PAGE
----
Colin Mills, compiler of the Hortus Camdenensis, died in late November 2012 after a short illness. As he always considered the Hortus his legacy, it is his family's intention to keep the site running in perpetuity. It will not, however, be updated in the near future.

Malus domestica ‘St. Lawrence’

‘A small early dessert apple, of second-rate quality, it is of an oblate shape, yellow color [striped red], and is in use during August and September.’ [Hogg p.268/1851].

Horticultural & Botanical History

‘When well grown, St. Lawrence is a large, handsome apple. It is better for dessert than for culinary use but does not excel standard varieties of its season for either purpose. While it does very well in some portions of Western New York, generally speaking, it reaches a higher degree of perfection in favorable locations in the St. Lawrence valley and in the Lake Champlain region than in other portions of the state. The crop ripens somewhat unevenly and should have more than one picking in order to secure the fruit in prime condition and prevent great loss from dropping. It does not stand heat well before going into storage and goes down quickly. The fruit may not remain on the tree till it is well colored, and unless it is well colored it fades in the barrel so much as to render it almost valueless for market. It varies greatly in keeping qualities in different seasons but usually October is its commercial limit in ordinary storage. In cold storage it may be held until December.’ [Apples of New York vol.2, p.192/1905].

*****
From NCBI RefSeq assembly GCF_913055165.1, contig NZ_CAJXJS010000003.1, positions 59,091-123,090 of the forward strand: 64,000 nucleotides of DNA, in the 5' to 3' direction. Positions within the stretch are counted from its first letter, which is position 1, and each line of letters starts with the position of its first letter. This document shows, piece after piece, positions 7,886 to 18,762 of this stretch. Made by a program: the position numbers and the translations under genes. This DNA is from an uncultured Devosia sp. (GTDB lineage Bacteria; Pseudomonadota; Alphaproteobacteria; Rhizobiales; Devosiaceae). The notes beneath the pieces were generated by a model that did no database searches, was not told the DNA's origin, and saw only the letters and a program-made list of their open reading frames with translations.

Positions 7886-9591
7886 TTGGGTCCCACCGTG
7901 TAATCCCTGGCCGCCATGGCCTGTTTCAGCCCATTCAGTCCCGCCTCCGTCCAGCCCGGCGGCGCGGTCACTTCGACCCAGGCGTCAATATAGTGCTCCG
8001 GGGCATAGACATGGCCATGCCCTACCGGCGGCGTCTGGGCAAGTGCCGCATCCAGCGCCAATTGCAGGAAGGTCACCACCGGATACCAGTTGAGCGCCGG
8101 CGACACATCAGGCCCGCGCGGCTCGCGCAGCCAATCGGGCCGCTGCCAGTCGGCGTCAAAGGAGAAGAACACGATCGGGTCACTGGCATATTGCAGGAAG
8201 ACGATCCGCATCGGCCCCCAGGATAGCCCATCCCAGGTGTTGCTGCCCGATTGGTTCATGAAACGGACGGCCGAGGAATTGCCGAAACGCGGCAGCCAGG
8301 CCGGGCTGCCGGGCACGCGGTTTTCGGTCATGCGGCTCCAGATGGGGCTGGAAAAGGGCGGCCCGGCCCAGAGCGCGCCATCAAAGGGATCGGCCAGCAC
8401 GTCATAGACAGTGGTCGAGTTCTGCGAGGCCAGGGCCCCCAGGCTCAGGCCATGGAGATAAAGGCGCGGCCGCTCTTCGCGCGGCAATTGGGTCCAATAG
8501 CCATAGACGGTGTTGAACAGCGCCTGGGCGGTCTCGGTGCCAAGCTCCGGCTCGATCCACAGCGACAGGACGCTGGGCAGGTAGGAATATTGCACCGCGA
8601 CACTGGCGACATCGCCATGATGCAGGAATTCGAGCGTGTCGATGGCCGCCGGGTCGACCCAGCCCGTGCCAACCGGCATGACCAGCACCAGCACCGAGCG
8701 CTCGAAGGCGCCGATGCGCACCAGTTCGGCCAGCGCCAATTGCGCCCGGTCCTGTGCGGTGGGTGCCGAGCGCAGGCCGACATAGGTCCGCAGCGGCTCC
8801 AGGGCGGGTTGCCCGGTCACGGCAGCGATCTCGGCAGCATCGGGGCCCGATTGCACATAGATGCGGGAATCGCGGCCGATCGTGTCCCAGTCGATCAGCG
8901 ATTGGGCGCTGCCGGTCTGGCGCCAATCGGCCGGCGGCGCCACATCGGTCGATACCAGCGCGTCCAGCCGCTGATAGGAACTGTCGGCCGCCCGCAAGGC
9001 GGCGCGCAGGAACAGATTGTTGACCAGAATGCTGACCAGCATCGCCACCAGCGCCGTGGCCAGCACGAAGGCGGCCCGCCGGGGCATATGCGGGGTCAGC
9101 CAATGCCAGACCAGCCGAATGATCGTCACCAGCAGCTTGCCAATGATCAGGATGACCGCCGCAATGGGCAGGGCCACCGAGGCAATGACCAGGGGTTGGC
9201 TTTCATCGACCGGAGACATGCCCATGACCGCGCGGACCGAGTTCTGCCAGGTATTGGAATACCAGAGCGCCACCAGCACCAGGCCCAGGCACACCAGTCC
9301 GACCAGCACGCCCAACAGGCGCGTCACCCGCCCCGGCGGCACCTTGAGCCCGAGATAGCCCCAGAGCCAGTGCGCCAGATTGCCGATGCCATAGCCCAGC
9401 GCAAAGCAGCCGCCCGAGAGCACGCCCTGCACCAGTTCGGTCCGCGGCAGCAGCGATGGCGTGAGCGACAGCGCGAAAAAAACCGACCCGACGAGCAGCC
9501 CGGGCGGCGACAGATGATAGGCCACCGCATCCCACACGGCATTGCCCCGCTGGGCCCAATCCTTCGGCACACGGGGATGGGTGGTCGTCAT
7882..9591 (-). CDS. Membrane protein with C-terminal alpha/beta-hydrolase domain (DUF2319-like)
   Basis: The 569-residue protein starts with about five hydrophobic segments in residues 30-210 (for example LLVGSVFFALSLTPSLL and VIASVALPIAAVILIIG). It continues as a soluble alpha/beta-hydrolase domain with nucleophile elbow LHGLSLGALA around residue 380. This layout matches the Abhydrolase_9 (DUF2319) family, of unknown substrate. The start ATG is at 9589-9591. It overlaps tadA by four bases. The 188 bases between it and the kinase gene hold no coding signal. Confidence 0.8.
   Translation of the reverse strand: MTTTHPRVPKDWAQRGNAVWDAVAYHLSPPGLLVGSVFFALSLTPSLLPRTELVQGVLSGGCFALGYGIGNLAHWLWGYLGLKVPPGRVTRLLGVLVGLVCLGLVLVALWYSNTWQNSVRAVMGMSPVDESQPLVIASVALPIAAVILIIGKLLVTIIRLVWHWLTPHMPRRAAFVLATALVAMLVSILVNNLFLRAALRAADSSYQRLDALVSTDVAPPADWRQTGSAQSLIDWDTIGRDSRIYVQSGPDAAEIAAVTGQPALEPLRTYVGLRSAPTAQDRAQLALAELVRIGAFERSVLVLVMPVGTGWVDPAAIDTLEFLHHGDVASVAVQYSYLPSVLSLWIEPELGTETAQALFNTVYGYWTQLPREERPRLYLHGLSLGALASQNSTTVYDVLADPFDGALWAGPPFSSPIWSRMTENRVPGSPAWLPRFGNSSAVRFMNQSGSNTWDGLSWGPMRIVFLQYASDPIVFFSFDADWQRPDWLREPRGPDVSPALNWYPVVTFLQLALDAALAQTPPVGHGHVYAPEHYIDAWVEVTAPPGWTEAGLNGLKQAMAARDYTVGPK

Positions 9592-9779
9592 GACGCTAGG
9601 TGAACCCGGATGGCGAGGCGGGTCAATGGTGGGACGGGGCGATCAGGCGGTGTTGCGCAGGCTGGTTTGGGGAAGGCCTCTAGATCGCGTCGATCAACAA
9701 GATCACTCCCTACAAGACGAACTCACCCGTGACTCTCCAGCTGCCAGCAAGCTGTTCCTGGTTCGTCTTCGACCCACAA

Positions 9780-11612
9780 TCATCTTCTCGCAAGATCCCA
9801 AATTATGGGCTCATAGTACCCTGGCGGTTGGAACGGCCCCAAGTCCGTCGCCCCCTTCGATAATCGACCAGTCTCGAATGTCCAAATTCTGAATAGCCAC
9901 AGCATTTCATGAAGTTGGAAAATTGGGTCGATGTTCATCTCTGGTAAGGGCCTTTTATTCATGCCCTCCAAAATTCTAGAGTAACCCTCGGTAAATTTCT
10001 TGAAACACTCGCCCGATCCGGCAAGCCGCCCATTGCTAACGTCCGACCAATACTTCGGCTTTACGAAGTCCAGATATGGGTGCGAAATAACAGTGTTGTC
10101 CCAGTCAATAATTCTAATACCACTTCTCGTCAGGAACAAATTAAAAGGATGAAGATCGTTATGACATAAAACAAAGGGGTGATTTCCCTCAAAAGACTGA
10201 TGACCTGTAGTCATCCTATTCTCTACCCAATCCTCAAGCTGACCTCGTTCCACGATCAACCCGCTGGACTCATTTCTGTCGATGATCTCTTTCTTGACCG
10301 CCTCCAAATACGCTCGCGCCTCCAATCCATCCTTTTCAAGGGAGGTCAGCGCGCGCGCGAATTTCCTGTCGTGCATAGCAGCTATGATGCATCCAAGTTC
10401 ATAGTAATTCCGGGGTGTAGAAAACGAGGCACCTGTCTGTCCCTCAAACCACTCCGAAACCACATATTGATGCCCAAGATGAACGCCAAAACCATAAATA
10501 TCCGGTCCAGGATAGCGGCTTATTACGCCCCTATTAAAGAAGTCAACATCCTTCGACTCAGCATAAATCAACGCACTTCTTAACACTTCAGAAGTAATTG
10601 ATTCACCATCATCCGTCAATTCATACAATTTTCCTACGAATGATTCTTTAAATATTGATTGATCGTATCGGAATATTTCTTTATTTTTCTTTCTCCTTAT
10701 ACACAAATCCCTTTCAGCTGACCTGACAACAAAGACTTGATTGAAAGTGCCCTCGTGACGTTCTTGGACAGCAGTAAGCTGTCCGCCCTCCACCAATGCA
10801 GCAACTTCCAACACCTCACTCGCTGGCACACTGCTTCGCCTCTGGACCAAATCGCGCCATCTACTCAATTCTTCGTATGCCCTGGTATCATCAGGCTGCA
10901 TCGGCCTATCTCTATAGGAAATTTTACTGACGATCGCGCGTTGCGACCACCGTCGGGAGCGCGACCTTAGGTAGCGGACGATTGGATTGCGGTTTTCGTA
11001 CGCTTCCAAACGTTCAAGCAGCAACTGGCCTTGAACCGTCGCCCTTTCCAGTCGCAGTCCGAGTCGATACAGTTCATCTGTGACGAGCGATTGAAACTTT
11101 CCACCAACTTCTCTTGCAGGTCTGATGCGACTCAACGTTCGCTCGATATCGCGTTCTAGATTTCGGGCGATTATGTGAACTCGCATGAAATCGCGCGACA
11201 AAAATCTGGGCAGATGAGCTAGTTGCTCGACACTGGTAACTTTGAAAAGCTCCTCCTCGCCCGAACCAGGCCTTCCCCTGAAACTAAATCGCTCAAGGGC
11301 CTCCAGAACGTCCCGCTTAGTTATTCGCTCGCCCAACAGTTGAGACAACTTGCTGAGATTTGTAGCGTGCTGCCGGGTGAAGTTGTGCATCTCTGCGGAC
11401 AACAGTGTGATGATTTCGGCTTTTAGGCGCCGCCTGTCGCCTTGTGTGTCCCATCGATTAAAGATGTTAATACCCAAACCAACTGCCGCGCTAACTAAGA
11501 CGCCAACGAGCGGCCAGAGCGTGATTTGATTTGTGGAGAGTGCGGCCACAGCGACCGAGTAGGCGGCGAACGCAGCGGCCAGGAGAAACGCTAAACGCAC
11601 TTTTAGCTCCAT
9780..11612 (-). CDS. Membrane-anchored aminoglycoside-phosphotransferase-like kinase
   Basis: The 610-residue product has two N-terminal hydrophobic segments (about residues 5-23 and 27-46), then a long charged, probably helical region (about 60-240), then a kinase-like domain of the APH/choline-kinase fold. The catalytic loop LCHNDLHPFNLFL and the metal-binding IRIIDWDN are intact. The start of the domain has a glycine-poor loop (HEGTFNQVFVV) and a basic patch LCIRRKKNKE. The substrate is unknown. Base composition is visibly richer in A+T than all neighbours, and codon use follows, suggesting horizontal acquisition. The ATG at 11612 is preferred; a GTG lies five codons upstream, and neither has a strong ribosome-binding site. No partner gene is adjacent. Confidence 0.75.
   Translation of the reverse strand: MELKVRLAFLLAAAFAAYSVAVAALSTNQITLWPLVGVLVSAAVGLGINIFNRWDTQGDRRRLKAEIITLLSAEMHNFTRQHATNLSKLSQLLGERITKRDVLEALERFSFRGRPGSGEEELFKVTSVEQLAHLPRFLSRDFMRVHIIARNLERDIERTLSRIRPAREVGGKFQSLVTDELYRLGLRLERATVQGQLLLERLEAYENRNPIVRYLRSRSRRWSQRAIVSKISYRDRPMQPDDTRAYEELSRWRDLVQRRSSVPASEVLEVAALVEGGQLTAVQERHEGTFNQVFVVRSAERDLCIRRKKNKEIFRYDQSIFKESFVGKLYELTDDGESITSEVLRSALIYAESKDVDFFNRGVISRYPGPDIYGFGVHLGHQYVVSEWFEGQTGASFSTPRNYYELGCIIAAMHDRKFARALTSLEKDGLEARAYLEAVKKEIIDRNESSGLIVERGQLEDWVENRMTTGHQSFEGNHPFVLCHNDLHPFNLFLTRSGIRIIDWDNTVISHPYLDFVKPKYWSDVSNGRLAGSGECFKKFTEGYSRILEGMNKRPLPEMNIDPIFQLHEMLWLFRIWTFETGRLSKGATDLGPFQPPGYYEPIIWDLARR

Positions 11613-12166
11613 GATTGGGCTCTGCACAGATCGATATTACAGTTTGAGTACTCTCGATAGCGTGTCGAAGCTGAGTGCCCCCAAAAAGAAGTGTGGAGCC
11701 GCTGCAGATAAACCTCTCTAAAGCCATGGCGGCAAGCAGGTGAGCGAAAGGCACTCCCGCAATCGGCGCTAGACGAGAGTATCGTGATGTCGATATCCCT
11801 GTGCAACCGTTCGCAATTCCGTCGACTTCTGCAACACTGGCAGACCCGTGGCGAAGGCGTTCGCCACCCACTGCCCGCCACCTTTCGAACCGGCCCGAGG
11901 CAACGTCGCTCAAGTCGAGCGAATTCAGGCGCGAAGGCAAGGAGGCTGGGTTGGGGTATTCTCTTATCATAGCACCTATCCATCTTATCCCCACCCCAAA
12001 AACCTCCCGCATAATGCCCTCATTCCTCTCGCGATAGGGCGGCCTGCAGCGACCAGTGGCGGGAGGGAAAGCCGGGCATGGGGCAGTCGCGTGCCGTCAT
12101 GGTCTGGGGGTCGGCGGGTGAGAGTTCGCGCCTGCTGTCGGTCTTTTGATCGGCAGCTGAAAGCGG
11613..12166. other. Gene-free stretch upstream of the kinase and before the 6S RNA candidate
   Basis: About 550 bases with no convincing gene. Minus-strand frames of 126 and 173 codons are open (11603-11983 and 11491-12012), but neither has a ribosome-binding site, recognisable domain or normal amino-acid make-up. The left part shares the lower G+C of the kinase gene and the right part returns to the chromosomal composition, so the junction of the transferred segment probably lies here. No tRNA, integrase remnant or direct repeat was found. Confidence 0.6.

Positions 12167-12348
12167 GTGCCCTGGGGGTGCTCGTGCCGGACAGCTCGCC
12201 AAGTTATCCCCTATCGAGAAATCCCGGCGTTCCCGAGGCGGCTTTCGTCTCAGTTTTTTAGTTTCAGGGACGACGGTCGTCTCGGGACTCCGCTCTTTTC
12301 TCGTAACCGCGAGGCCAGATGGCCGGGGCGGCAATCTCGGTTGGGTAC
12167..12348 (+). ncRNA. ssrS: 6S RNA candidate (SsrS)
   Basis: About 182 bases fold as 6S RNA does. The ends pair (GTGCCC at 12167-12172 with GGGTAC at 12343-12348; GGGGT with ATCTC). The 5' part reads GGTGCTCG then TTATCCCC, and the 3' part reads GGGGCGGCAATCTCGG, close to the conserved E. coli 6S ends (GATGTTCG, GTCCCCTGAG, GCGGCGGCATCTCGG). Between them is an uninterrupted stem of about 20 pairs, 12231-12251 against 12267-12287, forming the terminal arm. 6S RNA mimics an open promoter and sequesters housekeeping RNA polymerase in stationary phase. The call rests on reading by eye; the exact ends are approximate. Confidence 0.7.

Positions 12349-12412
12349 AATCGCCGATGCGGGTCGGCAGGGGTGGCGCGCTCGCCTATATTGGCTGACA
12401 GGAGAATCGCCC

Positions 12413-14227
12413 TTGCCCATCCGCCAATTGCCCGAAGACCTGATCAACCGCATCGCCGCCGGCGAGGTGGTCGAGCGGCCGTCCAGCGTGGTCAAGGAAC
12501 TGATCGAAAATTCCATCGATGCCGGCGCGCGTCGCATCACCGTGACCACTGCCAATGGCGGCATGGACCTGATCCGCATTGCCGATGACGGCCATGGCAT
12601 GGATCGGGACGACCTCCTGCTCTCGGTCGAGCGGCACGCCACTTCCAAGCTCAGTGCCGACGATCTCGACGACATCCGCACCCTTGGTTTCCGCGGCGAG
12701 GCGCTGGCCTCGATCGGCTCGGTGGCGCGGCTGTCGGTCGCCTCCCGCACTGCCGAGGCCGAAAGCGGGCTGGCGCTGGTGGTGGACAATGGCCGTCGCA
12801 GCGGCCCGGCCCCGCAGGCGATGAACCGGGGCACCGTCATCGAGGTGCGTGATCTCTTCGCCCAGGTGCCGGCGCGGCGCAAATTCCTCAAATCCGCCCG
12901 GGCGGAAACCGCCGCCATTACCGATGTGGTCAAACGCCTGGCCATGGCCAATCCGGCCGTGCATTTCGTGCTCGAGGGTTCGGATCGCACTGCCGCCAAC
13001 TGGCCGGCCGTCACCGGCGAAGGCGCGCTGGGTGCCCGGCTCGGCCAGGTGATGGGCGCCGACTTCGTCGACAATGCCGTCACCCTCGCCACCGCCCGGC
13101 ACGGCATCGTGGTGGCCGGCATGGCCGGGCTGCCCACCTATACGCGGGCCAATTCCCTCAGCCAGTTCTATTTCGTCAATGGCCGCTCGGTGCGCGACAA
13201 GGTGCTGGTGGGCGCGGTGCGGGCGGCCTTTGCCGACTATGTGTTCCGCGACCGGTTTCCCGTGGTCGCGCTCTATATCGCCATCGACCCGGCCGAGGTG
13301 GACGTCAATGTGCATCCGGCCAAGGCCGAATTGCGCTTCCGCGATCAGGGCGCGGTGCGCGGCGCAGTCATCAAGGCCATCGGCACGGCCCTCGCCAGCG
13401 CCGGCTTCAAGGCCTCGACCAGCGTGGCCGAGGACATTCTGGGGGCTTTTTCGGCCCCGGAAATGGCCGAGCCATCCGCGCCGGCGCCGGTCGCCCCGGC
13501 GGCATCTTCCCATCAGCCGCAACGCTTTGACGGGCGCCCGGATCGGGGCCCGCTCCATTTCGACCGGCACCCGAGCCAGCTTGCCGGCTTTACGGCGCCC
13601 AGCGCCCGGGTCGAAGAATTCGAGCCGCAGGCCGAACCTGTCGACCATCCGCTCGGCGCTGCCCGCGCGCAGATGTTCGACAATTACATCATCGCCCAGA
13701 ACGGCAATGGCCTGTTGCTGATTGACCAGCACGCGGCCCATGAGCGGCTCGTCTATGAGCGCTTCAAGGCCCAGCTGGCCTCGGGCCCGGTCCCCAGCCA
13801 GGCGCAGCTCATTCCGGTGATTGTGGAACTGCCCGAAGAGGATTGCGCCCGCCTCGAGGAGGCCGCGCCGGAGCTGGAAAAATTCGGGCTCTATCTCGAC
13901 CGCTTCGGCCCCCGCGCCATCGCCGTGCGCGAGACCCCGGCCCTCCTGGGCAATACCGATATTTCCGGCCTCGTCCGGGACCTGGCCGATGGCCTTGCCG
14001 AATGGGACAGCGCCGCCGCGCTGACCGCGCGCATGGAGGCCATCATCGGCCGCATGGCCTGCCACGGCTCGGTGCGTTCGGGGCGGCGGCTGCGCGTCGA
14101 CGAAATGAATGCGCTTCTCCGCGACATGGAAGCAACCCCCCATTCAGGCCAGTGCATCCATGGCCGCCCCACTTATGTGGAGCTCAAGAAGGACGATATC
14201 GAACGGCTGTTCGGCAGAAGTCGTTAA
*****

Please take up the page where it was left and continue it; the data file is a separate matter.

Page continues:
Stated to be an open-pollinated seedling of ‘Fameuse’, a Canadian apple, synonym ‘Femme de Neige’.  [various internet sources].


History at Camden Park

Listed as ‘St. Lawrence, apple no.78’ in a hand written list of apples in an 1850 catalogue held at Camden Park [CPA]. Most of the plants hand-written in this catalogue subsequently appeared in the 1857 catalogue. That the apples did not is probably an oversight.


Published Apr 17, 2010 - 03:43 PM | Last updated Jul 24, 2011 - 04:29 PM

Family Rosaceae
Region of origin

Garden origin, unknown but probably Canada

Common Name

Apple, Dessert apple, Culinary apple

Name in the Camden Park Record

St. Lawrence            

Confidence level high